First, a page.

VERA Files

Ellen Tordesillas is trustee and writer of VERA Files, a group that undertakes in-depth reporting on current issues and does Fact-checking to fight disinformation. She writes opinion columns which appear in Malaya Business Insight, ABS-CBN online and VERA Files. She has covered all Philippine elections since the 1986 snap elections that triggered the ouster of Ferdinand Marcos. She won, with Sheila Coronel, the Jaime V. Ongpin award for best investigative reporting in 1999 for the special report on the Public Estates Authority- Amari deal dubbed as “The Grandmother of all scams” she did for the Philippine Center for Investigative Reporting.

Sarinee Achavanuntakul (she/her)

Co-Founder, Thai Netizen Network

Sarinee Achavanuntakul is a Thai writer, social critic, and sustainable business researcher. She writes regularly about citizen empowerment in the 21st century, sustainability, and games in various online publications. In 2007, in the wake of the passage of Thailand’s first Computer Crimes Act, Sarinee co-founded Thai Netizen Network (TNN) to advocate Internet freedom and online privacy. In 2011, she co-founded ThaiPublica, an online investigative news organization. In July 2013, she co-founded Sal Forest Co. Ltd., Thailand’s first “sustainable business accelerator.” Most recently in 2018, she co-founded Salt Publishing, a publishing house that focuses on science, technology and philosophy books.

Kirsten Han (she/her)

Independent Journalist

Kirsten Han is a Singaporean journalist and activist who runs We, The Citizens, a newsletter covering Singapore from a rights-based perspective. She also regularly freelances for international media publications; her byline has appeared in The New York Times, The Washington Post, The Guardian, Foreign Policy, and more. She received an Honorable Mention in 2018 for the World Justice Project’s Anthony Lewis Prize for Exceptional Rule of Law Journalism, and a Human Rights Press Award in 2019 for her commentaries on “fake news” and freedom of expression.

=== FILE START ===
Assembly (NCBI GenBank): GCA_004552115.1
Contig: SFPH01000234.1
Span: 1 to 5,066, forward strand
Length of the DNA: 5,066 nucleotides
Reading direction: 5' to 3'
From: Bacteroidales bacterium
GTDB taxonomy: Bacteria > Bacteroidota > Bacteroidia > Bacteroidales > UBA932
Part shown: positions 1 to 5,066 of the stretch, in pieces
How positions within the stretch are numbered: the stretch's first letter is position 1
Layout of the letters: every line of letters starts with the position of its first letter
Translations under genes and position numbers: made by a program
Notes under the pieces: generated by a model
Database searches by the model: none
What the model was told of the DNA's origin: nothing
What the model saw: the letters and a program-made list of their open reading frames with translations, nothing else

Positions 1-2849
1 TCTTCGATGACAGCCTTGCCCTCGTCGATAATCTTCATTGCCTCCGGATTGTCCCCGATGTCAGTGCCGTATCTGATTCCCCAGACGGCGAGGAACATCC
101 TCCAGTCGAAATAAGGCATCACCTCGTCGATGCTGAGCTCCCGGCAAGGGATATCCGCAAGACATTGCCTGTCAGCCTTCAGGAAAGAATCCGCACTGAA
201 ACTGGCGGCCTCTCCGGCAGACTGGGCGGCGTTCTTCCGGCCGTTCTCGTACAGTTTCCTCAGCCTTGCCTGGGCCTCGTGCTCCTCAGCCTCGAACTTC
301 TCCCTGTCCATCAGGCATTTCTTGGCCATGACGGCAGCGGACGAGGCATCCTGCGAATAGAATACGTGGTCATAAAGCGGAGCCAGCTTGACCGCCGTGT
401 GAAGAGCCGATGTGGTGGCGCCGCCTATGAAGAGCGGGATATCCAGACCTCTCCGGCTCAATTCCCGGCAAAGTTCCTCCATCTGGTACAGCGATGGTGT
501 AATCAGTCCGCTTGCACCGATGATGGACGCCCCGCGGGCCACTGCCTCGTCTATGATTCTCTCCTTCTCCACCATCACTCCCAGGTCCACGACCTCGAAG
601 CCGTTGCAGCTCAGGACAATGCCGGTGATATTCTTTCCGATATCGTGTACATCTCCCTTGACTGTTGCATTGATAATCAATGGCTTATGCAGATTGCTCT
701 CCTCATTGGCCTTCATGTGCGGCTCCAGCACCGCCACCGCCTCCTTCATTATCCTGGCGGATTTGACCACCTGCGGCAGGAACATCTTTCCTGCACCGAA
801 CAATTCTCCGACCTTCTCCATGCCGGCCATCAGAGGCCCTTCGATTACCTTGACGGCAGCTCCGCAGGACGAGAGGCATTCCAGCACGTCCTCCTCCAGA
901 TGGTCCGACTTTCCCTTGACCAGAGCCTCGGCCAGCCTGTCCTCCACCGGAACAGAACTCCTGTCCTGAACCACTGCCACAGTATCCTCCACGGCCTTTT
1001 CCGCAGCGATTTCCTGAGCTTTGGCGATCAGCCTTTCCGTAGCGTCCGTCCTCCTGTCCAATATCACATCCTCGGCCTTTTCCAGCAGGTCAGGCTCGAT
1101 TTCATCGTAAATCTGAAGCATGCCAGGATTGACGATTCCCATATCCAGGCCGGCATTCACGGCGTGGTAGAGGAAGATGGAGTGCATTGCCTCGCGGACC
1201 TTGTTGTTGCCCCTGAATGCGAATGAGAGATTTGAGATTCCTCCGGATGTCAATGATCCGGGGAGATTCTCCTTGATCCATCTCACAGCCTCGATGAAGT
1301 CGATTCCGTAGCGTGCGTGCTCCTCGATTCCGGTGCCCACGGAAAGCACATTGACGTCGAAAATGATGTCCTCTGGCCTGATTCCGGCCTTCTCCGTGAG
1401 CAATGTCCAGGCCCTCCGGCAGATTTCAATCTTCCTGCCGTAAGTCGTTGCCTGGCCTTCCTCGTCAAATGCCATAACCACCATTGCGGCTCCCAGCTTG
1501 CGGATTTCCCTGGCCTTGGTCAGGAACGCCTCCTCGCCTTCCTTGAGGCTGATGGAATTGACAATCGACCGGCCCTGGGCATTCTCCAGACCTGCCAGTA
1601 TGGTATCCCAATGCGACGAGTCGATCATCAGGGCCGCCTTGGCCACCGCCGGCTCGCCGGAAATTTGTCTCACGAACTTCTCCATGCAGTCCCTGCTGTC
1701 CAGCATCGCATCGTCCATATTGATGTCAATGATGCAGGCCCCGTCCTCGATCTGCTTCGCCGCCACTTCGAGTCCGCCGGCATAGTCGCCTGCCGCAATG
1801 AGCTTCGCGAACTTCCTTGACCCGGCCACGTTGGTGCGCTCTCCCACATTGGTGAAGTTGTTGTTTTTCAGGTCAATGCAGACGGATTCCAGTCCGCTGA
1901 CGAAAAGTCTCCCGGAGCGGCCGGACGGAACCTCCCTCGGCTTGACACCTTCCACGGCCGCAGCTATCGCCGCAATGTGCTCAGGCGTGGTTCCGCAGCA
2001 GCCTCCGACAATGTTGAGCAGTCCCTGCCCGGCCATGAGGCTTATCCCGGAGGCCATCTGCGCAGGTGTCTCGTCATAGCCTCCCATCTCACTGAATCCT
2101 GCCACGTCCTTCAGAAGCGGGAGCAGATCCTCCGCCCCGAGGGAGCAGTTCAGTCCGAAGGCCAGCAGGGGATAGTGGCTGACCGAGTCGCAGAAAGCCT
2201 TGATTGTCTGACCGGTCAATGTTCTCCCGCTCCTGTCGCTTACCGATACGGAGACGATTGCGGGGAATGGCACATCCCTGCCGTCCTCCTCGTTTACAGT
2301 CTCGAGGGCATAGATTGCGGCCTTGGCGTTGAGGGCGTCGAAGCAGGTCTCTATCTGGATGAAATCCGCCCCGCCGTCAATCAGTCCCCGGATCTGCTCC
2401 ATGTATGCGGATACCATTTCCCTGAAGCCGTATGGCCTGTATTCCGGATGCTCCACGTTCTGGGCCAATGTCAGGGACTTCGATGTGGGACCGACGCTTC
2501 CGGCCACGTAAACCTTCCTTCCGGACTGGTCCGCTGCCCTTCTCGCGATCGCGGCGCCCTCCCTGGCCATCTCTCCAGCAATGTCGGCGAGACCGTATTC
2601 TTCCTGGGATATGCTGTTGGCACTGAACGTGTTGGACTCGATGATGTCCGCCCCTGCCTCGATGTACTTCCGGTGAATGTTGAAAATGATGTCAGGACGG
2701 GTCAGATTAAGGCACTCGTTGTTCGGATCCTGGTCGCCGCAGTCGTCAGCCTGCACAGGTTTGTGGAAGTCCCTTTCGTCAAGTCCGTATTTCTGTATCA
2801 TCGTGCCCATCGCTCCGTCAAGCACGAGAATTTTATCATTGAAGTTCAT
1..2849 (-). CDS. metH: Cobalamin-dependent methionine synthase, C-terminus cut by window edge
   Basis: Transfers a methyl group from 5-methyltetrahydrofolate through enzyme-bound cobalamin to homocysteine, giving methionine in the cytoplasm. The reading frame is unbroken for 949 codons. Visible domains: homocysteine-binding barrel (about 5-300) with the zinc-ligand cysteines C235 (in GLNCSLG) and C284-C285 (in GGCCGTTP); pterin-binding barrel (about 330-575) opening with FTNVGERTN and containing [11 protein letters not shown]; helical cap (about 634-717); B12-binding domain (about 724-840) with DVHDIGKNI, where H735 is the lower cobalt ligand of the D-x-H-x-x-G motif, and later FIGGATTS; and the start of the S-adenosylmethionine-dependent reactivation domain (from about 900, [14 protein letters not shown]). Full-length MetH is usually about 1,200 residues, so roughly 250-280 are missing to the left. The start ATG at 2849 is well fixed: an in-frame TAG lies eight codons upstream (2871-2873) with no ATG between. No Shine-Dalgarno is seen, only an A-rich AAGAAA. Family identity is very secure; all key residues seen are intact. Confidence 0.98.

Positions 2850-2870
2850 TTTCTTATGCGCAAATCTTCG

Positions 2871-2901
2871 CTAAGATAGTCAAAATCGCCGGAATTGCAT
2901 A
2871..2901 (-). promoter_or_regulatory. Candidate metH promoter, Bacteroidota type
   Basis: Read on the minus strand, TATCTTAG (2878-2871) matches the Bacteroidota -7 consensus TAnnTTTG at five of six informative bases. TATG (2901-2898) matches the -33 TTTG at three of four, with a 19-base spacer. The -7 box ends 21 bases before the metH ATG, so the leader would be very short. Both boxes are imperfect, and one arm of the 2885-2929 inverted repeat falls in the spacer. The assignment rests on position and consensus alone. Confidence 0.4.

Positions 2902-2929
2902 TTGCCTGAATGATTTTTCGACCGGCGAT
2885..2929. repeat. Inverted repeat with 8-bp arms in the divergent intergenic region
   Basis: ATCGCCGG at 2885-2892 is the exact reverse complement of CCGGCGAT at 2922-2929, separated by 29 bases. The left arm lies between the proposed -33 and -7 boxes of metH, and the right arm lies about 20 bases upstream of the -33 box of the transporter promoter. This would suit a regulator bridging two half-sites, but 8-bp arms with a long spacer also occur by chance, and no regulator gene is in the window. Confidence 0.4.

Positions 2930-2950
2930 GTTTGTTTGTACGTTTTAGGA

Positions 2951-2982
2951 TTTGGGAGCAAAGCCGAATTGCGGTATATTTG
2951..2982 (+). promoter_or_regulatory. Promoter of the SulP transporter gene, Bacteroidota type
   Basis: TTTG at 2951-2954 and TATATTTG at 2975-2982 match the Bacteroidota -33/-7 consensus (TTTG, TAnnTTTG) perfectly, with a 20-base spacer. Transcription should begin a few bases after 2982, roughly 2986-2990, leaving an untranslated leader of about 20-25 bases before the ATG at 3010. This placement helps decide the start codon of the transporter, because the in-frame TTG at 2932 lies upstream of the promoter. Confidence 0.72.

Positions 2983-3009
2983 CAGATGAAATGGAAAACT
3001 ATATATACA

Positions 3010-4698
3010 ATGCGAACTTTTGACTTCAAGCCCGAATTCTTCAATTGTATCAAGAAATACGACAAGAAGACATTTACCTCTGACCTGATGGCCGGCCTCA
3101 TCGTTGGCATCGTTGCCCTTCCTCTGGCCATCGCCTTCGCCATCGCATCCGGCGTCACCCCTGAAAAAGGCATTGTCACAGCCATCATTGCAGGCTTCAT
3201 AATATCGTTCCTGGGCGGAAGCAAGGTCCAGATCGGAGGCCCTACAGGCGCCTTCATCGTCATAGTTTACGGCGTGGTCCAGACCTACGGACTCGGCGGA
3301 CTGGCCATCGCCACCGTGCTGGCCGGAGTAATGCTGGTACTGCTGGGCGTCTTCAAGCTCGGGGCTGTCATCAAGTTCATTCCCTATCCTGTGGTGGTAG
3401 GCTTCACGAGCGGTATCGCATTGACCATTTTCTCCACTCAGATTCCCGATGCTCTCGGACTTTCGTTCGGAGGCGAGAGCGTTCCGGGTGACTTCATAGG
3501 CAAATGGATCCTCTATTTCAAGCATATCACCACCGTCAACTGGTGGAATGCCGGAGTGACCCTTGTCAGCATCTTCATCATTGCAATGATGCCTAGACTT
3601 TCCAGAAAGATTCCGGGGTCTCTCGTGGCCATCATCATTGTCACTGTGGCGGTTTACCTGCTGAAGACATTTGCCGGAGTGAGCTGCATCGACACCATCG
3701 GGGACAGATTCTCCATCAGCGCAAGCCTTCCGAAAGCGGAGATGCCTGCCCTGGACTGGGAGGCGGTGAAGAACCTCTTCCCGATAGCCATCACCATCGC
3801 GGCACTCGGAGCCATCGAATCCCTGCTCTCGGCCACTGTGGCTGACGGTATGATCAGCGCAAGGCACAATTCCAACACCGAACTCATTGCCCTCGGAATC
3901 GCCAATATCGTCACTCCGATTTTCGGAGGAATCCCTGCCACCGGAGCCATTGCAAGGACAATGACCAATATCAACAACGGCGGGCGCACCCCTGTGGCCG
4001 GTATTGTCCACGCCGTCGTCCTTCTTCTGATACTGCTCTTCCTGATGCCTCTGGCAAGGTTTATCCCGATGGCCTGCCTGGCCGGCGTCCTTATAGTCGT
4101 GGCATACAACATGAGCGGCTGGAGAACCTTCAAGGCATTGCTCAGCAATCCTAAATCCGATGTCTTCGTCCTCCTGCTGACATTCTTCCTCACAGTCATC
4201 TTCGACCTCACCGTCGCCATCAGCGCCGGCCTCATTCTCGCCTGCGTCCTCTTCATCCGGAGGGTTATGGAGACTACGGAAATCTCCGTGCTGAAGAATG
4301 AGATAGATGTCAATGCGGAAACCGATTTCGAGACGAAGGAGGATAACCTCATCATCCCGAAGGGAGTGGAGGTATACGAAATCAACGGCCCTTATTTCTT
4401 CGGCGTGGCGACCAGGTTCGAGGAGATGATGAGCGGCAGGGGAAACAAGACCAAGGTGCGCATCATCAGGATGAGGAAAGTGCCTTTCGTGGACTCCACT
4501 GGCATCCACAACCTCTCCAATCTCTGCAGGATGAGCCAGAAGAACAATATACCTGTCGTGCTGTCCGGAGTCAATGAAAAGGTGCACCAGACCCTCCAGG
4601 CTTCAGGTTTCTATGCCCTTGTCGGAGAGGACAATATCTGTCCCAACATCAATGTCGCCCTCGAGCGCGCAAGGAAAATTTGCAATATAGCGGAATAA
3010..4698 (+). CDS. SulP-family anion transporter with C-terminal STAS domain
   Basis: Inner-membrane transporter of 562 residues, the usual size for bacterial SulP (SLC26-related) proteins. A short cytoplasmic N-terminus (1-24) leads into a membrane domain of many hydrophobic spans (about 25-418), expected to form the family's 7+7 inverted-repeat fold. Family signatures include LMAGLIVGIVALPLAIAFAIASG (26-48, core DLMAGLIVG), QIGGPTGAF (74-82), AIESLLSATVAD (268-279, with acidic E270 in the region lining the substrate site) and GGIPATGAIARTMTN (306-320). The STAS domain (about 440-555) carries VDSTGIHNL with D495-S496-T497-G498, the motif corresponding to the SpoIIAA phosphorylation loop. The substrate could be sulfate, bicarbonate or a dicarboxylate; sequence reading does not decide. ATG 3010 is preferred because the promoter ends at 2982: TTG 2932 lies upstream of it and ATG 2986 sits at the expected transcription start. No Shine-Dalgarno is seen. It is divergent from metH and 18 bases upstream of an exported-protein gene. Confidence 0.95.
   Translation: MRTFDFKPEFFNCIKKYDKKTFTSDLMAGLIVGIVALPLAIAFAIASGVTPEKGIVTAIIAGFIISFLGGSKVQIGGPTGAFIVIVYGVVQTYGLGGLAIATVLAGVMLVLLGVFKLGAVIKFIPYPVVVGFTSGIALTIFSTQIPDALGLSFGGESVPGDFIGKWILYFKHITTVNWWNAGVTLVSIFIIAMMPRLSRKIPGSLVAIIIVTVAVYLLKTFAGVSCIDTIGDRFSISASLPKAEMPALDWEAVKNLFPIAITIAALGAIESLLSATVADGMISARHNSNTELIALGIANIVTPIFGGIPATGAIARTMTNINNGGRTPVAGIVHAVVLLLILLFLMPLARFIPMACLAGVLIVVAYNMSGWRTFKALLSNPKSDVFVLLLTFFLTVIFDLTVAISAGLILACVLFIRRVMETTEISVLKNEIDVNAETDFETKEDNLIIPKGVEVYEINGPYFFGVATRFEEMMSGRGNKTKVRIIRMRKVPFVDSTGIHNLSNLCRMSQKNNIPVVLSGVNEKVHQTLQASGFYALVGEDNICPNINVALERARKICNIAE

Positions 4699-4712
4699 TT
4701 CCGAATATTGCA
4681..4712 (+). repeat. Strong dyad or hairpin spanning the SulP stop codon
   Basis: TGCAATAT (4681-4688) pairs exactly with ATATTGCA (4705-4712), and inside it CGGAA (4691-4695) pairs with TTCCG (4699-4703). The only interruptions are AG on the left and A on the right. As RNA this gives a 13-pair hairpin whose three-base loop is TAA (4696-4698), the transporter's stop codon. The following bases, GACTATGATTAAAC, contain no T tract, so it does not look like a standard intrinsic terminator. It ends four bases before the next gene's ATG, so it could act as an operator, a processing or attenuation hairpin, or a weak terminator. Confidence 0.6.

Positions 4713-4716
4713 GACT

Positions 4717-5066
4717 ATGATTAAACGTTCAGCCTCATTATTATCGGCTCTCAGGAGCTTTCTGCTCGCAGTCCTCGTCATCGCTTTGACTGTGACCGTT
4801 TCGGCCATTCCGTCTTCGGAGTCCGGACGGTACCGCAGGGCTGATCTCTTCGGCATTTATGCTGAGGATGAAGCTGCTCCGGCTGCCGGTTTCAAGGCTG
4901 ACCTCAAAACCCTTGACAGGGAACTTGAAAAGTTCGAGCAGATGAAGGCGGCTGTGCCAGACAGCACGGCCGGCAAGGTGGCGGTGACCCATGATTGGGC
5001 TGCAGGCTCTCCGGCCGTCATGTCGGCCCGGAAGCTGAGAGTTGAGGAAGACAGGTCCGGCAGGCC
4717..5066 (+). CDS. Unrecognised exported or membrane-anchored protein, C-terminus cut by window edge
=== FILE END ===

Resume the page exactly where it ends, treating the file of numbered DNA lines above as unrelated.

Watshlah Naidu (she/her)

Executive Director, Center for Independent Journalism, Malaysia (CIJ)

Wathshlah is currently the Executive Director of the Center for Independent Journalism (CIJ), a Malaysian civil-society organization that focuses on freedom of expression, promoting media freedom, digital rights and right to information. She has 20 years of experience in human rights, having worked globally and nationally with UN agencies and other human right NGOs, dealing with law and policy reform and advocacy related to access to justice; development and economic rights; freedom of expression; violence against women; migration and trafficking; and conflict and post conflict situations. Just prior to joining CIJ she headed the Complaints Unit at the Roundtable on Sustainable Palm Oil (RSPO) which required managing effective resolution of human rights and environmental disputes related to the palm oil industry.

Date & Time

February 18, 2022

12.30 p.m. – 2.30 p.m.
Yangon (GMT +6.30)

1.00 p.m. – 3.00 p.m.
Bangkok, Jakarta, Phnom Penh, Hanoi (GMT +7)

2.00 p.m. – 4.00 p.m. 
Singapore, Manila, Kuala Lumpur (GMT +8)


1.00 p.m. – 1.05 p.m.
(5 minutes)
1.05 p.m. – 1.35 p.m.
(30 minutes)
Launch of the Report
1.35 p.m. – 2.35 p.m.
(60 minutes)
Fireside Chat
2.35 p.m. – 3.30 p.m.
(25 minutes)